The EuroScience Open Forum 2018 (ESOF) is being held this week from Monday 9 to Saturday 14 July in Toulouse. This major professional science and innovation event was opened this year by Frédérique Vidal, France’s Minister for Higher Education, Research and Innovation, and Carlos Moedas, European Commissioner for Research, Innovation and Science. CNES President Jean-Yves Le Gall took part in the debate on tackling climate change at the opening ceremony and will also be giving a presentation on space research perspectives for planet Earth on Thursday 12 June.
Created in 2004 by the EuroScience non-profit association, ESOF brings together over 4,000 researchers, business players and policymakers from all over the world. Its media impact with the scientific community and the public at large is international. At the event’s opening today, Jean-Yves Le Gall underlined the key role that Earth-observation data acquired from space are playing in tackling climate change, arguably the biggest challenge facing humankind this century. CNES is pursuing this effort through the newly formed Space Climate Observatory (SCO), an international initiative aimed at developing a global hub linking the space and scientific communities.
The role of space assets in this endeavour is threefold. First, they are enabling us to establish a diagnosis of the reality of climate change. Today, the scientific community has built up a long-term record of key parameters such as global temperature, mean sea level and concentrations of carbon gas and methane in the atmosphere. Through its emblematic missions, like the Jason satellites surveying the world’s oceans and soon MicroCarb and MERLIN that will be analysing the atmosphere’s composition, CNES is helping to collect irrefutable evidence of climate change. Second, it is vital that we understand and gauge the impacts of climate change from global to local scales. In this respect, satellites are able to regularly observe all parts of the globe at high resolution and with a wide field of view. CNES is supporting a broad range of work to pool data, resources and knowledge in order to characterize these impacts and model them at different scales. Third, what’s needed now is the ability to take actions to mitigate the impacts of climate change and devise strategies to cope with them. For that, we need indicators and tools that citizens, businesses and local authorities must take up to promote, measure and assess our actions to protect the planet. Here, space offers the capability to acquire uniform measurements with the same sensor over long periods, irrespective of borders or politics.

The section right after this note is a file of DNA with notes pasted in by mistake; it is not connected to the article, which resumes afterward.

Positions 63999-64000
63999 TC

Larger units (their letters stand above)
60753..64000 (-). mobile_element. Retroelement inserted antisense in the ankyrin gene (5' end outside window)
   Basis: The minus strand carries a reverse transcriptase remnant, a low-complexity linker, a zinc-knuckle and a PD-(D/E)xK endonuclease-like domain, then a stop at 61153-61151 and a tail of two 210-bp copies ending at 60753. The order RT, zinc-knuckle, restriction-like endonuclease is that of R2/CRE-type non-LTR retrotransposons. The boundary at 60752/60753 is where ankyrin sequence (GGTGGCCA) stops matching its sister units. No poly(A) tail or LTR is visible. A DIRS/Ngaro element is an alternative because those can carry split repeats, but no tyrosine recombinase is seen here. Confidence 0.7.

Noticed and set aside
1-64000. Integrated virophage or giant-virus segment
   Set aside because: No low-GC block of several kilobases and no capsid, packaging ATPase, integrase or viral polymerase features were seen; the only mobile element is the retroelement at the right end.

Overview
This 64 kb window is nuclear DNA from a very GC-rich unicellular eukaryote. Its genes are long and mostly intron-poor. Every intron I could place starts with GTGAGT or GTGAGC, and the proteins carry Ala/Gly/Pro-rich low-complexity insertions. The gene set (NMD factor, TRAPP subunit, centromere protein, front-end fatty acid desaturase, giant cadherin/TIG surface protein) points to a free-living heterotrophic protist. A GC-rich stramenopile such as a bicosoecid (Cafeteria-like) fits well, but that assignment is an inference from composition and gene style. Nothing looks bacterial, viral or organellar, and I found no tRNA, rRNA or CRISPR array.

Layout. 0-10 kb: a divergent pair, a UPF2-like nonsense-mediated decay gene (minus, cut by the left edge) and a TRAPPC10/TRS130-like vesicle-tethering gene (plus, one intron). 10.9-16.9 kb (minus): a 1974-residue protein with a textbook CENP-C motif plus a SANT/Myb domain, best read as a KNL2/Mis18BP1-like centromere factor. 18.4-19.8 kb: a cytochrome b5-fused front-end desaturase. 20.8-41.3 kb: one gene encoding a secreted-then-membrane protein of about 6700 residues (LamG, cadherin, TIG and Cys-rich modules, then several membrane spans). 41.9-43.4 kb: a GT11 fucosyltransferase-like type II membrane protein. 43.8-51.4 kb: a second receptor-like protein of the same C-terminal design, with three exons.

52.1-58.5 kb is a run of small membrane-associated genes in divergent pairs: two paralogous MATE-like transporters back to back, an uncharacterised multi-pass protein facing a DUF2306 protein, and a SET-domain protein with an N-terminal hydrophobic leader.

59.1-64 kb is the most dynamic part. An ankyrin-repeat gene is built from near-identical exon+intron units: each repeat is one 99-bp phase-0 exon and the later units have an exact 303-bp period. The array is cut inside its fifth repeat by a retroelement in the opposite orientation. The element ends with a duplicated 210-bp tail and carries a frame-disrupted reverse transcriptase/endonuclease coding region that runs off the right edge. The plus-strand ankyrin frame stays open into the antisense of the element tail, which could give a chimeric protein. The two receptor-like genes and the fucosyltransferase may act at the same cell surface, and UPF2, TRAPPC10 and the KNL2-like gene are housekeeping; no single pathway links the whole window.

On the sidelines of the opening ceremony, Jean-Yves Le Gall commented: “The international community is developing space technologies for a broad range of applications. Different priorities and visions of the future may coexist or even oppose one another at a given moment. But in my view, mobilizing all levels of society to secure the future for the people living on our planet and the development of life in all its diversity is the number one priority of this century.”
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